Sadly, the one thing to make him stand out was him being one of the biggest whiners in the history of the sport. Constantly complaining over nothing, and with his lips always trembling as if he was about to cry any second, Andi Möller was a poster boy for what in Germany is called a “Heulsuse”, a “Howling Suzie” which loosely translates into English as a combination of ‘wussie’, ‘liar’ and ‘whiner’.
As if being the bitch boy of German football wasn’t enough, Andreas Möller then decided to crown himself by pulling off the boldest fake foul ever conducted on the Eurasian landmass. On April 13, 1995 he tripped over his own feet so professionally that people were wondering if he had been practicing the move for a longer time. The referee witnessed his Hollywood-ready stunt only from a distance, Möller got his penalty and the BVB Dortmund sent home Oliver Kahn’s Karlsruher SC 2:1.
It is needless to say that everyone from pundits to stadium janitor freaked out over the infamous act that made Maradona’s ‘Hand of God’ look like a schoolboy’s prank. Andreas Möller was banned from the two upcoming matches by the National football council, paid 5000€ in fines for a “lack of sportsmanship” and earned “Heulsuse” as his new middle name. From that day on it was Oliver Kahn who took a special interest in him, treating our Howling Suzie accordingly whenever he got the chance (picture).
Surprisingly, Möller’s shifty personality traits stand in stark contrast to his success on the pitch. It is not exaggerating to say that Möller has been one of the most successful German forwards of the last three decades. From Bundesliga to Champions League he literally won every title out there and often so more than once. In international tournaments he won the World Cup in 1990 and the Euro Cup in 1996. Here, he even saved the day when he scored the one penalty in the semi-finals that sent the Brits home and paved the way for Germany to win the title.
Möller quit his professional career in 2003 with 485 Bundesliga matches under his belt and no real plan on what to do next.
Where He Is Now
Möller eventually tried himself in coaching. Probably due to a lack of contacts – or a lack of sympathy for the former Heulsuse – Andi Möller had to go the official route and obtained a license for coaching in 2005 as if he was a failed amateur who now tried the other side of the game in order to make ends meet. One year later he took up a position with the marketing department of Viktoria Aschaffenburg, a third-tier club from Bavaria. When he tried swapping the dull 9-5 job for a coaching position, his prayers were heard fast enough: Andreas Möller was offered unpaid work as Viktoria Aschaffenburg’s head coach. He took the job.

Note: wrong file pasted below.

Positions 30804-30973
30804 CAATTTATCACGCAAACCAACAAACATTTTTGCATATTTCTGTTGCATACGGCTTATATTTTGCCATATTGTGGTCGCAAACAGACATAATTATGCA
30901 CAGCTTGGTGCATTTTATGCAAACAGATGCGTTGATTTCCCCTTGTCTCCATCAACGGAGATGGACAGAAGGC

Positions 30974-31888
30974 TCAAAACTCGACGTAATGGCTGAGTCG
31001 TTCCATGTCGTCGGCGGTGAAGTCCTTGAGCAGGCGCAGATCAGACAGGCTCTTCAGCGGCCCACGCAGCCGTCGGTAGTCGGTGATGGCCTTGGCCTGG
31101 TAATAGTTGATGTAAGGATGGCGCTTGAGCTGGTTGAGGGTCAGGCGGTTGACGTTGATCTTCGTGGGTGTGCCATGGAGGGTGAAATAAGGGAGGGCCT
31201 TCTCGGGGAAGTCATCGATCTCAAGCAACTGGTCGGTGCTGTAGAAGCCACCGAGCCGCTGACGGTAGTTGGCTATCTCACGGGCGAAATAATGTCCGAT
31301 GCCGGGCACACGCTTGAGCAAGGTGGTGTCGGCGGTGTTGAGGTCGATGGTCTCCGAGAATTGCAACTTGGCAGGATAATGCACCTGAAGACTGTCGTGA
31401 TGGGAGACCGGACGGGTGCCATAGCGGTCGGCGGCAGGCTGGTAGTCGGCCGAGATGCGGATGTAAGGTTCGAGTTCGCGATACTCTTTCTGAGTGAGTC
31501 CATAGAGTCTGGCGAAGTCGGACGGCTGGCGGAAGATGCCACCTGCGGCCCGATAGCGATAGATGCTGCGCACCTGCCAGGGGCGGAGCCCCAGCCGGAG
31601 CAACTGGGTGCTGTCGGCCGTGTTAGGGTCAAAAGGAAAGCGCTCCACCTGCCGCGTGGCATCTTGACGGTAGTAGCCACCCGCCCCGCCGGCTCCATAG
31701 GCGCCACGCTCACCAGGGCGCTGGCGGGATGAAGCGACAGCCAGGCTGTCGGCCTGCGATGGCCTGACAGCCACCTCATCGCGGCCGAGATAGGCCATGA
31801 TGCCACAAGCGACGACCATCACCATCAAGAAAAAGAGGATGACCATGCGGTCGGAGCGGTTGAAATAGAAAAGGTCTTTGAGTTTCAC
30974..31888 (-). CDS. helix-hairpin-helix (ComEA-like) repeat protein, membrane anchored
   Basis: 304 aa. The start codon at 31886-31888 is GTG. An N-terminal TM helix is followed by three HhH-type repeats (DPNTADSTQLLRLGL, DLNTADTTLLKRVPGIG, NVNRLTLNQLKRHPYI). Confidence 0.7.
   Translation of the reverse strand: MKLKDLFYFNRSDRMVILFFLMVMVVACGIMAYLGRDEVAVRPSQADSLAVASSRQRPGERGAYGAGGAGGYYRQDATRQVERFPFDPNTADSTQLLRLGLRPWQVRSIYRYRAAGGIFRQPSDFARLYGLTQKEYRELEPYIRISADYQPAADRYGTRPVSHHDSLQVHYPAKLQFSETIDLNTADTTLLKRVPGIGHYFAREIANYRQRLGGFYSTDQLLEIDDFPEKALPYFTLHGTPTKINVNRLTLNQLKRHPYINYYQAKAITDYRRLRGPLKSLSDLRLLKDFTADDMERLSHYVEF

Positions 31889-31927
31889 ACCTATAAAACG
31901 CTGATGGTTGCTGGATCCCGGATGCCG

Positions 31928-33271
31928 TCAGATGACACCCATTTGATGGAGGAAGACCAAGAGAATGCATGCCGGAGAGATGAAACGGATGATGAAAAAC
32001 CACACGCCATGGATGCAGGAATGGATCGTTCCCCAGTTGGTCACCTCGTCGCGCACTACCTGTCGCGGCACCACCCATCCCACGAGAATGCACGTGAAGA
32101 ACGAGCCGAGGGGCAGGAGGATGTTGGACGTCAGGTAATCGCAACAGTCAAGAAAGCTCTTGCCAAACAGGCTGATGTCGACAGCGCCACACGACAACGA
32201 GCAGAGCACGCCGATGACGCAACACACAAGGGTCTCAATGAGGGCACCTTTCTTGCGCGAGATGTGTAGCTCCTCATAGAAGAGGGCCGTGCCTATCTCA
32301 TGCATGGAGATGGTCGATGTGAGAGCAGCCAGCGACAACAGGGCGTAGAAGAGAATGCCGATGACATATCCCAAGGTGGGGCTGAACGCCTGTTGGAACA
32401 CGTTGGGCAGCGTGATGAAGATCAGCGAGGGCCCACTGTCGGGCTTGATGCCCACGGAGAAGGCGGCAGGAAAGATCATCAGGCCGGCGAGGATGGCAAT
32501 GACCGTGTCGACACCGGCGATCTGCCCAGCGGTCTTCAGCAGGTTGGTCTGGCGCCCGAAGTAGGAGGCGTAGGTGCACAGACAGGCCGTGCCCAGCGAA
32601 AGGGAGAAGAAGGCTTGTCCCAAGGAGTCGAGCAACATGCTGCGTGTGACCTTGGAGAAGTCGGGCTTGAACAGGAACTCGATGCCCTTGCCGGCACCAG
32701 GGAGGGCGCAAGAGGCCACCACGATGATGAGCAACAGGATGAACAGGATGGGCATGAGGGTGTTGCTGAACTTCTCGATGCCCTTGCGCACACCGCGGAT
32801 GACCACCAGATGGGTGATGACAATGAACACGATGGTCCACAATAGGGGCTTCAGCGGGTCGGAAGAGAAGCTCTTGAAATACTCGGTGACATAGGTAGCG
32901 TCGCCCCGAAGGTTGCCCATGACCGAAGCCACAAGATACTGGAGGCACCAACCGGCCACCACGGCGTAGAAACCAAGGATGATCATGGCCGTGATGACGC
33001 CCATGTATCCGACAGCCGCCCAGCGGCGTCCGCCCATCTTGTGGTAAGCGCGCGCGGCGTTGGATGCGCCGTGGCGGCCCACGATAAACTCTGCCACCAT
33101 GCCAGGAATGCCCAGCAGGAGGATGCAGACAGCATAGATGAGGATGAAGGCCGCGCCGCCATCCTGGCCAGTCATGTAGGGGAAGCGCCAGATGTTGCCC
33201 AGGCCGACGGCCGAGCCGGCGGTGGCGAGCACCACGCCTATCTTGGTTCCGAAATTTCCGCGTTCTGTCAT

After random appearances as a pundit – at one point he worked on a cruise liner – his name came up once more. In 2015 Bernd Storck appointed him as assistant coach for the up-and-coming National team of Hungary. All of Germany scratched their heads how Mr Möller, who had been flying under the radar of major media outlets for the past decade, suddenly managed to get involved with a Euro 2016 contender. It surely wasn’t for him actively persueing a career in coaching, that’s for sure: “I really didn’t send out bulks of applications, you know,” he said in an interview with Frankfurter Allgemeine Zeitung. “And if you’re not that active, your name disappears rather quickly.” – In our last newsroom meeting we were still undecided if in the case of Andreas Möller this was a good or a bad thing.
6 | EDGAR DAVIDS
Who He Is
Asking „Who He Is“ is kind of pointless here. Anyone growing up in the nineties and who even had ea faint interest in football will know who is Edgar Davids. His ‚sunglasses‘ and dreadlocks instantly made him stand out as the most bad ass football player ever. Then we grew up, and we realized that it is actually very close to the truth. Davids is one of the most bad ass and coolest players of the last decades, perhaps even of the last century. We also learned that those are not sunglasses, but protectors for his eyes as he has been struggling with Glaucoma, and felt bad for him at some point.
Davids was born in the Dutch settlement of Suriname located on the Southern tip of the Caribbean which probably explains the compulsory dreadlocks; the family moved to the Netherlands only a couple of months into his life. Growing up in Amsterdam and given his talent, it was inevitable that he would wind up playing for local giants such as AFC Ajax, and over the nineties he has won three league championships and one Champions League title. Another accomplishments was when he gained his trademark nickname The Pitbull from the equally raucous head coach, Luis van Gaal (also known for the reddest head ever seen in football).